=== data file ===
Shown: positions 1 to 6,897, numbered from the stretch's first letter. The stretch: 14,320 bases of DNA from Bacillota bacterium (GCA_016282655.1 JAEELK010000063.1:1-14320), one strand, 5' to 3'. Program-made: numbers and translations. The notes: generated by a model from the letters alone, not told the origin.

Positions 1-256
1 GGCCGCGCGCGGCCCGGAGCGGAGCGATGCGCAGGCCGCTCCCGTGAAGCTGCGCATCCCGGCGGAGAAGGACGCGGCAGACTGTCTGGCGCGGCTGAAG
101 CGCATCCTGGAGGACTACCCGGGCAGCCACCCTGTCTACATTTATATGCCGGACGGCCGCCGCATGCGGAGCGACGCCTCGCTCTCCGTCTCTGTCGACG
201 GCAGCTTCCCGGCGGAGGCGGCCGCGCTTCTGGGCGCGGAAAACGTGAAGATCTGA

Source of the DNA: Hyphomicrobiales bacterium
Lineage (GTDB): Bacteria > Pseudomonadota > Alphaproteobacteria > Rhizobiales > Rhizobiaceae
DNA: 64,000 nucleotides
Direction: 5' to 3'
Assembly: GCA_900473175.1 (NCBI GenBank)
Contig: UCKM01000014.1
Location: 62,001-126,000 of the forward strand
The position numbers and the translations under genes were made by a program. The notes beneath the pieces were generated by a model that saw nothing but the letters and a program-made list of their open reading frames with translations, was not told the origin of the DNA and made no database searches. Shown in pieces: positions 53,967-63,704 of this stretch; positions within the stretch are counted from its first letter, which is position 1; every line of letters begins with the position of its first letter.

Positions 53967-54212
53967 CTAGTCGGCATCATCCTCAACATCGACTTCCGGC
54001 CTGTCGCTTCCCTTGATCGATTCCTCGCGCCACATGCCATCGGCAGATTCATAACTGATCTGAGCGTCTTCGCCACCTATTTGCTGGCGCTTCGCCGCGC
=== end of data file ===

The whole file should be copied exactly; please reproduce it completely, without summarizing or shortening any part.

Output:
Shown: positions 1 to 6,897, numbered from the stretch's first letter. The stretch: 14,320 bases of DNA from Bacillota bacterium (GCA_016282655.1 JAEELK010000063.1:1-14320), one strand, 5' to 3'. Program-made: numbers and translations. The notes: generated by a model from the letters alone, not told the origin.

Positions 1-256
1 GGCCGCGCGCGGCCCGGAGCGGAGCGATGCGCAGGCCGCTCCCGTGAAGCTGCGCATCCCGGCGGAGAAGGACGCGGCAGACTGTCTGGCGCGGCTGAAG
101 CGCATCCTGGAGGACTACCCGGGCAGCCACCCTGTCTACATTTATATGCCGGACGGCCGCCGCATGCGGAGCGACGCCTCGCTCTCCGTCTCTGTCGACG
201 GCAGCTTCCCGGCGGAGGCGGCCGCGCTTCTGGGCGCGGAAAACGTGAAGATCTGA

Source of the DNA: Hyphomicrobiales bacterium
Lineage (GTDB): Bacteria > Pseudomonadota > Alphaproteobacteria > Rhizobiales > Rhizobiaceae
DNA: 64,000 nucleotides
Direction: 5' to 3'
Assembly: GCA_900473175.1 (NCBI GenBank)
Contig: UCKM01000014.1
Location: 62,001-126,000 of the forward strand
The position numbers and the translations under genes were made by a program. The notes beneath the pieces were generated by a model that saw nothing but the letters and a program-made list of their open reading frames with translations, was not told the origin of the DNA and made no database searches. Shown in pieces: positions 53,967-63,704 of this stretch; positions within the stretch are counted from its first letter, which is position 1; every line of letters begins with the position of its first letter.

Positions 53967-54212
53967 CTAGTCGGCATCATCCTCAACATCGACTTCCGGC
54001 CTGTCGCTTCCCTTGATCGATTCCTCGCGCCACATGCCATCGGCAGATTCATAACTGATCTGAGCGTCTTCGCCACCTATTTGCTGGCGCTTCGCCGCGC